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Harrow Way’s Geographical Expertise Wins Top Award

September 18th, 2017

Harrow Way Community School is the only school in Hampshire and one of only seven schools nationally to be awarded the much coveted Geographical Association Centre of Excellence status. In recognition of excellence in teaching and learning in geography the school has also once again been awarded the Secondary Geographical Quality Mark (SGQM).

Headteacher Michael Serridge said: “We strive for the very highest standards in teaching and learning across the entire curriculum here at Harrow Way. It is therefore incredibly rewarding to see these standards recognised by leading industry organisations such as the Geographical Association. We have seen the benefit of this partnership with over 130 students taking GCSE Geography last year and I have every confidence that the subject will continue to flourish as a result of the Secondary Geographical Quality Mark and our recent designation as a Centre of Excellence”.

Harrow Way underwent a rigorous moderation process, hugely impressing the team of assessors who evaluated the school’s quality and progress in geography leadership, curriculum development and learning and teaching. The assessors also looked at student attainment, progress and achievement in geographical knowledge, understanding, values and skills which also scored highly securing Harrow Way the official kite mark of quality.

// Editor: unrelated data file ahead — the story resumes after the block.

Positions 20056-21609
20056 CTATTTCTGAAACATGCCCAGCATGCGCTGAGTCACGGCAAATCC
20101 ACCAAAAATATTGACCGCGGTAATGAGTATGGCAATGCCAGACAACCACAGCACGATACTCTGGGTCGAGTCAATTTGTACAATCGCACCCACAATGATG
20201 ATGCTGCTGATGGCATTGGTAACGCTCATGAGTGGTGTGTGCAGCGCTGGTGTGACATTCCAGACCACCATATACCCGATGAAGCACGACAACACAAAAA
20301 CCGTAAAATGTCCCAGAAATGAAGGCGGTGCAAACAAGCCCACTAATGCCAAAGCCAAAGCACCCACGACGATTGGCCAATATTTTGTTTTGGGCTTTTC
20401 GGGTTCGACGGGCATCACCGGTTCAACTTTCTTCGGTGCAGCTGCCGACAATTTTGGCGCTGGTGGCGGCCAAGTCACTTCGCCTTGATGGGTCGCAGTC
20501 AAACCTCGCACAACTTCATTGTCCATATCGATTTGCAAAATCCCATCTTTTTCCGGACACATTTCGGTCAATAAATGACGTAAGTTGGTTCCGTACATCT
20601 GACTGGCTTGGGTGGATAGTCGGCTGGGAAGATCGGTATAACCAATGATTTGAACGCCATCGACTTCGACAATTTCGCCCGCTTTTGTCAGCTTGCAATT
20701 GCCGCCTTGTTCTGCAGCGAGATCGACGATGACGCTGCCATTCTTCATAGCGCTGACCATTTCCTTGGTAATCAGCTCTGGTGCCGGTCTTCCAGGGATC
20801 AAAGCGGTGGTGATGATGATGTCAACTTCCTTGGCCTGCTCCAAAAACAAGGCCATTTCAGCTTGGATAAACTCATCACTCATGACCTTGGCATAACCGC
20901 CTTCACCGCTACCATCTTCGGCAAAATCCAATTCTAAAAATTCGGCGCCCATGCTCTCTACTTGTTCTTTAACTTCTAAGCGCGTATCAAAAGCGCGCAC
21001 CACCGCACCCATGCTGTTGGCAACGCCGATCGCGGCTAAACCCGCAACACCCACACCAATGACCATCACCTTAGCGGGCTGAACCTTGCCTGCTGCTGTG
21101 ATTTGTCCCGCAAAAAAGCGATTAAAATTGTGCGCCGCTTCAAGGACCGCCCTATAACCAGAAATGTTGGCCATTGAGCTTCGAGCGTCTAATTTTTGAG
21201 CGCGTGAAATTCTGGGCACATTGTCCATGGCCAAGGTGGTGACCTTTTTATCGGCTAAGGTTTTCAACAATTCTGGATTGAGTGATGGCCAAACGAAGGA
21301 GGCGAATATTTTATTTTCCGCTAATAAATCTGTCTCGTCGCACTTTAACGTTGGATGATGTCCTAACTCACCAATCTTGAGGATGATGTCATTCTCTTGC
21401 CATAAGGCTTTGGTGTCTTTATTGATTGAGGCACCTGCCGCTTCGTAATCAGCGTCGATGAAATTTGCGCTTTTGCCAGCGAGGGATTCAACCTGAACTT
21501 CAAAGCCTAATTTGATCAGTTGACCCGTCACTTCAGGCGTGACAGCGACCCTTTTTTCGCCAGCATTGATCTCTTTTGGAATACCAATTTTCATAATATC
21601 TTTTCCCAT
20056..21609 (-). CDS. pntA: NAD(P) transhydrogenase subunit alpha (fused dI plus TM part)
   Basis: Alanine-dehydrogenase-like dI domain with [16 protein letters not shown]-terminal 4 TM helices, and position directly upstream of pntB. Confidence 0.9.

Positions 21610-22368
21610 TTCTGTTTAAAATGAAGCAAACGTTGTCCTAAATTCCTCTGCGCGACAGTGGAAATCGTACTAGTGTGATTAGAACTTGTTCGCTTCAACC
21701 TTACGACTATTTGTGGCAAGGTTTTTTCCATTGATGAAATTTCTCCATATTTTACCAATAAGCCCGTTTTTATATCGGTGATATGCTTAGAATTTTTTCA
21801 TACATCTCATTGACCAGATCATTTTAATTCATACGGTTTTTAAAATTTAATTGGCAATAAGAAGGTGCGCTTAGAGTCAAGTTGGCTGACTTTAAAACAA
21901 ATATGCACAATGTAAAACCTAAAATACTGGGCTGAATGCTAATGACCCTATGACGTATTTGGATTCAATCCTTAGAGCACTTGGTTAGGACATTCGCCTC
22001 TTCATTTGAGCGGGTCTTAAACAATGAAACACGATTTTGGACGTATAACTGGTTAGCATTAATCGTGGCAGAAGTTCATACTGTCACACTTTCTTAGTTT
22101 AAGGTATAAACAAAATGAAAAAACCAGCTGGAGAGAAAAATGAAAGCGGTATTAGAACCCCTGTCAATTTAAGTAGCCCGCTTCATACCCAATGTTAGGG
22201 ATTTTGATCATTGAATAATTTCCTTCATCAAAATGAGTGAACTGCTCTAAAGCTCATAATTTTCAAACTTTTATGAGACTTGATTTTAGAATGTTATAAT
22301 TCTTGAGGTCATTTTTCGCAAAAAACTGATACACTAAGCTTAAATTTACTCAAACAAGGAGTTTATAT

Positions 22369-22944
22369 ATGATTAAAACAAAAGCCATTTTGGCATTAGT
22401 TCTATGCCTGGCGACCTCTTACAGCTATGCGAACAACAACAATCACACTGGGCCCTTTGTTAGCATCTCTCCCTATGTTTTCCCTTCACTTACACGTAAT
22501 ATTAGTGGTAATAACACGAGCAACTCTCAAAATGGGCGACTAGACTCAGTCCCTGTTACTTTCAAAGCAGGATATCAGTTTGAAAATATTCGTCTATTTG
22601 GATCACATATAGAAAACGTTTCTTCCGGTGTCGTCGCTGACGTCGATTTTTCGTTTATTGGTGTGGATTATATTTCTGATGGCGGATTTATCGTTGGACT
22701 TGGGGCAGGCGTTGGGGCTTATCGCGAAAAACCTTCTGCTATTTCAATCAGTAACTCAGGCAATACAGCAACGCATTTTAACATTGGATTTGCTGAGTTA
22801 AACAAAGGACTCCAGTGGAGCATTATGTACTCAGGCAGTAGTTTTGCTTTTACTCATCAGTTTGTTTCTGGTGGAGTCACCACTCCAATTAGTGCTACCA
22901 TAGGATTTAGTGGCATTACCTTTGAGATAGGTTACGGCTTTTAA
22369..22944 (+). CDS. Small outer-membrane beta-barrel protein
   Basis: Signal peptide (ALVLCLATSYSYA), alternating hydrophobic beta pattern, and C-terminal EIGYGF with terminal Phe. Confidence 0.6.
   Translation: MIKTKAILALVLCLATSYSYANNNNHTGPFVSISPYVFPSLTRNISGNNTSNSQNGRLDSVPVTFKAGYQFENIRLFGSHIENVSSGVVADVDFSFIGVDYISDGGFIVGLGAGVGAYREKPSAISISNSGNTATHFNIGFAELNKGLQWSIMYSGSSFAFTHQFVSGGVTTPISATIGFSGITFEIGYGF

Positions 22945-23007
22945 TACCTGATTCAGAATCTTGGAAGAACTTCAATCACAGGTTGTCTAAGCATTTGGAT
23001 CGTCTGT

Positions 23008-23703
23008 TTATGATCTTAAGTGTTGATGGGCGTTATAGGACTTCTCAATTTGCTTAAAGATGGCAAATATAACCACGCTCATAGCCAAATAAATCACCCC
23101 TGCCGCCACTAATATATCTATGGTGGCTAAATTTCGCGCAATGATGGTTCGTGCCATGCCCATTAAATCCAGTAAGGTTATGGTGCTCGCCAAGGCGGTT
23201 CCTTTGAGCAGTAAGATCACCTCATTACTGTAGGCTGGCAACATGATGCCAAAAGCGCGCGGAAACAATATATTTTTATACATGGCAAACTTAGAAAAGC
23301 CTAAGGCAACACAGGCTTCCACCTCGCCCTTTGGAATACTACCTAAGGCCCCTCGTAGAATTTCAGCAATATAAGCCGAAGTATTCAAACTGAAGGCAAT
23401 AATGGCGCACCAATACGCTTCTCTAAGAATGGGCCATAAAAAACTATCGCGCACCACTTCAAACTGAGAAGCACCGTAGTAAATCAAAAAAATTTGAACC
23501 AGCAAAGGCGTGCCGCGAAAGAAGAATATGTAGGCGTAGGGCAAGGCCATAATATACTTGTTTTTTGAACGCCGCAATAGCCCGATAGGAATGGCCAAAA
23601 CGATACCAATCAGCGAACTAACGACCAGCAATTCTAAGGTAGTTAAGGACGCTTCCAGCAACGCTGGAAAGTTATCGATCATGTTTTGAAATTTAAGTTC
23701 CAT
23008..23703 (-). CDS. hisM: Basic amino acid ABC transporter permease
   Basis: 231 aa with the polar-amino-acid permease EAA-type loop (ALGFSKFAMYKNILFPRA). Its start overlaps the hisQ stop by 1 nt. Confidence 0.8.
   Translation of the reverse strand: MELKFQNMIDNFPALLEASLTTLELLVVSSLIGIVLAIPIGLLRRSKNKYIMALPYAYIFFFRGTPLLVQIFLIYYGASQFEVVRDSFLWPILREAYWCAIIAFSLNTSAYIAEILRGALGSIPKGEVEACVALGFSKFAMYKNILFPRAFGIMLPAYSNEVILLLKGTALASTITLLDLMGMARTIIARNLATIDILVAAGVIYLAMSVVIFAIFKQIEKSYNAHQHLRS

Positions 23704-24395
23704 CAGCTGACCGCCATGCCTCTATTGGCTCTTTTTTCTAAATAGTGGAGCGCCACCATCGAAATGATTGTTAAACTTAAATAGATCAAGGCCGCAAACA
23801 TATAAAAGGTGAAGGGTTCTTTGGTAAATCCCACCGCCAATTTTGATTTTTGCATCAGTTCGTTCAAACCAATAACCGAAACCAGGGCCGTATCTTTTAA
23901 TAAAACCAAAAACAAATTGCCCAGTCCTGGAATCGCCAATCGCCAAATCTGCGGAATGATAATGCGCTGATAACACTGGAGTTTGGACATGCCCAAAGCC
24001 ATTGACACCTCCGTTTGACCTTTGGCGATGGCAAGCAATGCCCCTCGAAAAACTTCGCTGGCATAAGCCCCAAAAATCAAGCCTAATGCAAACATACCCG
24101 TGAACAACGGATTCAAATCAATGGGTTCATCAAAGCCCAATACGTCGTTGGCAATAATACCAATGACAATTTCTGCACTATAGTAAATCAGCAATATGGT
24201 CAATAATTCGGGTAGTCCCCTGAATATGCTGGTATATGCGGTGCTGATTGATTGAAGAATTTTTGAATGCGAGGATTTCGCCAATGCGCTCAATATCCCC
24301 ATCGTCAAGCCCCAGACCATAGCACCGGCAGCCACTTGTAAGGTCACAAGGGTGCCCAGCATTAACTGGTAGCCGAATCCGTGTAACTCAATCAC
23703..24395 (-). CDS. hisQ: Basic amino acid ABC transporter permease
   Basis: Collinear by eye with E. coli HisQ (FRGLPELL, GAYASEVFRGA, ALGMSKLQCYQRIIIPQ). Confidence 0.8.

The Centres of Excellence are hubs of excellence, pivotal to the Geographical Association’s desire to spread good practice through the development of local networks of teachers. Harrow Way has been recognised for its quality approach to the teaching of geography, global learning and fieldwork and the school’s geographical teaching team were also recognised as enthusiastic curriculum leaders who inspire their colleagues.

Commenting on the importance of having a quality provision with schools Rebecca Kitchen, Secondary Curriculum Leader at the Geographical Association said: ‘It is vital for young people today to experience an engaging, relevant and quality geography curriculum which helps them to make sense of an increasingly interconnected world and to negotiate their place within it. Yet, in a time of curriculum change and performance indicators it is sometimes easy to lose sight of this. The SGQM enables schools to focus critically on what they are doing and why, in order to provide their young people with the knowledge and understanding they need to live in the modern world.’

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